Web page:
(Not a dead mall, but dead retail nonetheless. Enjoy!)
“The world’s longest department store,” the flagship Goudchaux’s at 1500 Main Street just east of downtown Baton Rouge, was first constructed in the late 1930s, with the original structure then being expanded upon/renovated at various times throughout the years (usually at five year intervals). The present structure is two stories tall, with an adjacent 4-story warehouse attached on the west end. Because of limited space in the inner city and the importance of the bordering east-to-west streets as traffic thoroughfares, the nature of the expansion of the store was to grow lengthwise in the block between Main and Laurel Streets, parallel to those streets, eventually stretching for 2½ blocks from the KCS railroad line eastward across the rights-of-way of North 15th, 16th, and 17th Streets for 971 feet. This unusual shape gave rise to the nickname “the world’s longest department store.”
From the earliest, the Goudchaux’s management had recognized the value of free, convenient parking and provided ample amounts of it, so that today whole blocks or parts of the blocks surrounding the store to the east (up to North 18th Street) and south (up to Florida Street) are comprised of surface parking lots. From at least the 1950s onward, Goudchaux’s also operated a car care center on the corner of Florida and N. 15th Streets (1501 Florida), about a block from the main structure. This building remains in commerce today as an auto repair and service shop.
Goudchaux’s operated this store for many years and it was consistently profitable, also being centrally located near the downtown shopping district which dominated Baton Rouge retail until the 1970’s. In fact, Goudchaux’s did not open a second store until 1976, when they opened a branch store in the newly-opened Cortana Mall (now Mall at Cortana).
In 1979 Goudchaux’s entered the Lafayette market by opening a store at Acadiana Mall. In 1982, the Goudchaux’s organization and the Maison Blanche department store chain of New Orleans merged; the combined chain was headquartered in Baton Rouge. They could not use the Goudchaux name in the NO market due to the existence of a similarly named, NO-based retail chain (Leon Godchaux Clothing Co., Ltd., also called Godchaux’s), so the MB name was retained, at least in the NO area. This was the high point of Goudchaux’s history, when it comprised of two profitable regional chains, and interests for a time in the booming Florida market through its ownership of JW Robinsons of St. Petersburg (1987-89). The peak number of stores was 24, employing 8,000, with a sales volume of $480 million.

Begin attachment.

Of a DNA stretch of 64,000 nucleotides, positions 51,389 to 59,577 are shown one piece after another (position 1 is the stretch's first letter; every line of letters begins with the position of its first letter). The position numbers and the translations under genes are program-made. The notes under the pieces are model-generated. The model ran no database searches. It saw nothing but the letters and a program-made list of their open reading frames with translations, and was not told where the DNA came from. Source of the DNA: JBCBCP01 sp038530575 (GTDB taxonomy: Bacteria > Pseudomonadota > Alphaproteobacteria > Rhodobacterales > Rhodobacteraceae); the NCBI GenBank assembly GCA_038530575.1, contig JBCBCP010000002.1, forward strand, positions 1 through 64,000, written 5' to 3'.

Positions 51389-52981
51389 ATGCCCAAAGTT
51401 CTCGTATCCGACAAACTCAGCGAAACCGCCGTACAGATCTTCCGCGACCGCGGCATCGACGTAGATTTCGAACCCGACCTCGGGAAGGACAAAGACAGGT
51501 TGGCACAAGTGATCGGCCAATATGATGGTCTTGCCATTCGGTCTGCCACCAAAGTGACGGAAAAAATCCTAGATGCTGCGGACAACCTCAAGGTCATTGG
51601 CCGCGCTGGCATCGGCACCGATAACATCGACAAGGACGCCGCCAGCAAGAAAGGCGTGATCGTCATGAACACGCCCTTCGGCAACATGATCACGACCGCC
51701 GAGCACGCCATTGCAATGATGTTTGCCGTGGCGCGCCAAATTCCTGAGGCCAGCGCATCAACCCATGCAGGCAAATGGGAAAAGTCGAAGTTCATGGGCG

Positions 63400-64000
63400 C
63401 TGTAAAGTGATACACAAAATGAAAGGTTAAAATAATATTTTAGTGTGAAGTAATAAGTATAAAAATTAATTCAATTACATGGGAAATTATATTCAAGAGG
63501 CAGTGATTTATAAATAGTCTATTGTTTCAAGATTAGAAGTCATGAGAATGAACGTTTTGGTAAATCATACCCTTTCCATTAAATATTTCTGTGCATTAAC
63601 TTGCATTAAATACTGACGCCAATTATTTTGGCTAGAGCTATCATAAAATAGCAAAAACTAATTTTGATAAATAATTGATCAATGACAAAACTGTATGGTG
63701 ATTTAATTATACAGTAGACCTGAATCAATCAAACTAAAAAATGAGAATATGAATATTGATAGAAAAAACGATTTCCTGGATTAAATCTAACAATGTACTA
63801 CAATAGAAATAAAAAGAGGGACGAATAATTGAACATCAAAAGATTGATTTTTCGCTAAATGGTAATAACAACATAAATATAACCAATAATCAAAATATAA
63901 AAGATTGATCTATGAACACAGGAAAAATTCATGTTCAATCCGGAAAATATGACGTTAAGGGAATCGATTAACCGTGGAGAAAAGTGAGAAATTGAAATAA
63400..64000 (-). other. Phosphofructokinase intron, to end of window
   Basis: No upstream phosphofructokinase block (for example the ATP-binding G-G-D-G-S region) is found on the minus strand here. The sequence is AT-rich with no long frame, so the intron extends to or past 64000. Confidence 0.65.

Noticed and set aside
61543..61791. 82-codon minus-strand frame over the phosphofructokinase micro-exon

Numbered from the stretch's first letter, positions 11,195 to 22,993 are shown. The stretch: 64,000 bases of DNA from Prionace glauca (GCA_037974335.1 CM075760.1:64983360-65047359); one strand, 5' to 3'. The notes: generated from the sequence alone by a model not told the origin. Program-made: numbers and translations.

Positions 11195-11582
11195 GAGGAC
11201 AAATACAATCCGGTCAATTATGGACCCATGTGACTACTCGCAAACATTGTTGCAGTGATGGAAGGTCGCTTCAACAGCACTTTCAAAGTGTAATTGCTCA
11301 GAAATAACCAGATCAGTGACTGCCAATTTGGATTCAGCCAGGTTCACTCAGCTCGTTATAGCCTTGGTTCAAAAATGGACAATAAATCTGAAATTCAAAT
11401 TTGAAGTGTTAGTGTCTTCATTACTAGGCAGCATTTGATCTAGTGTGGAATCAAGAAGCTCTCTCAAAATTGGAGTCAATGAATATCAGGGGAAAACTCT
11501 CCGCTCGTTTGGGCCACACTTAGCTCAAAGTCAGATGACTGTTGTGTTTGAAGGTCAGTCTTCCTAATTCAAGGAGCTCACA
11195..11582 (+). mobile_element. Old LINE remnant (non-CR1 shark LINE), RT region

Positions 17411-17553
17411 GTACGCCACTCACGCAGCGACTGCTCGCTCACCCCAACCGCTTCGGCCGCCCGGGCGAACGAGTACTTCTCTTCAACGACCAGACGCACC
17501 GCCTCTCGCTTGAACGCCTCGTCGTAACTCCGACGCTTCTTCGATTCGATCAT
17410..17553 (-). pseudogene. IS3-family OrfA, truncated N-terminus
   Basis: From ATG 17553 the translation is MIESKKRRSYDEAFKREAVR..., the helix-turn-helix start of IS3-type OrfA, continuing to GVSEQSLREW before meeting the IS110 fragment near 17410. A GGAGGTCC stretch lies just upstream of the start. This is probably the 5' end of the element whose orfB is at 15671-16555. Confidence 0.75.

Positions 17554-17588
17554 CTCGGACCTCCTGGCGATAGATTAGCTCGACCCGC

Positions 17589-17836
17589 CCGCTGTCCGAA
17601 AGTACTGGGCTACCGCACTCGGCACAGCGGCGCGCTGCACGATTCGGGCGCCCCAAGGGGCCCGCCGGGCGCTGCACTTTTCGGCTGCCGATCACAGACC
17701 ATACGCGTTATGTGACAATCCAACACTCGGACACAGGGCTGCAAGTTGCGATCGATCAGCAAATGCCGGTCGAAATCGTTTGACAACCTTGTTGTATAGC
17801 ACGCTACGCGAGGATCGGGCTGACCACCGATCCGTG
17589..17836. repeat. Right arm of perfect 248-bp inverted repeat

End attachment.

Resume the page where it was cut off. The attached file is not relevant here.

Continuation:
At some point before Mercantile Stores assumed ownership in 1992, the Goudchaux’s name was dropped and all stores became Maison Blanche, including the 1500 Main store. The flagship store at 1500 Main was by now seeing lean times, as its customer base had long since departed to the suburban outlets and competing department and discount stores in the suburban shopping malls and strip centers which had cropped up from the 1970s onward.
When Dillards purchased Mercantile Stores (which included Maison Blanche) in 1997, it assumed control of the 1500 Main store, which was subsequently rebranded as a Dillards. For its last few years of operation, the now-tattered store at 1500 Main served as a Dillards clearance outlet, before management finally gave in to market realities and quietly shuttered the store in March of 2000.
For some years after closing, the old store remained vacant and unused, a massive community eyesore without easy remedy. In 2003 (?) the site was purchased with the intent to redevelop the massive structure into an office center called Renaissance Park. At least one major potential tenant, BR-based US Agencies Insurance, made plans to relocate their headquarters to the former store.
However, fate has, at least temporarily, altered future plans for the former store. After Hurricane Katrina made landfall on August 29, 2005 and devastated the Gulf Coast, the Federal Emergency Management Agency (FEMA), charged to deal with the disaster, faced massive manpower needs and consequently space needs. Quickly they leased the entirety of the 1500 Main structure for the duration of the emergency, to house their emergency operations center. As of to-day, they are still occupying the structure. The emergency workers have long since departed, so the building now houses an army of post-disaster FEMAcrats, not just to deal with lingering poast-K issues, but to be on call when the next tropical chaos strikes.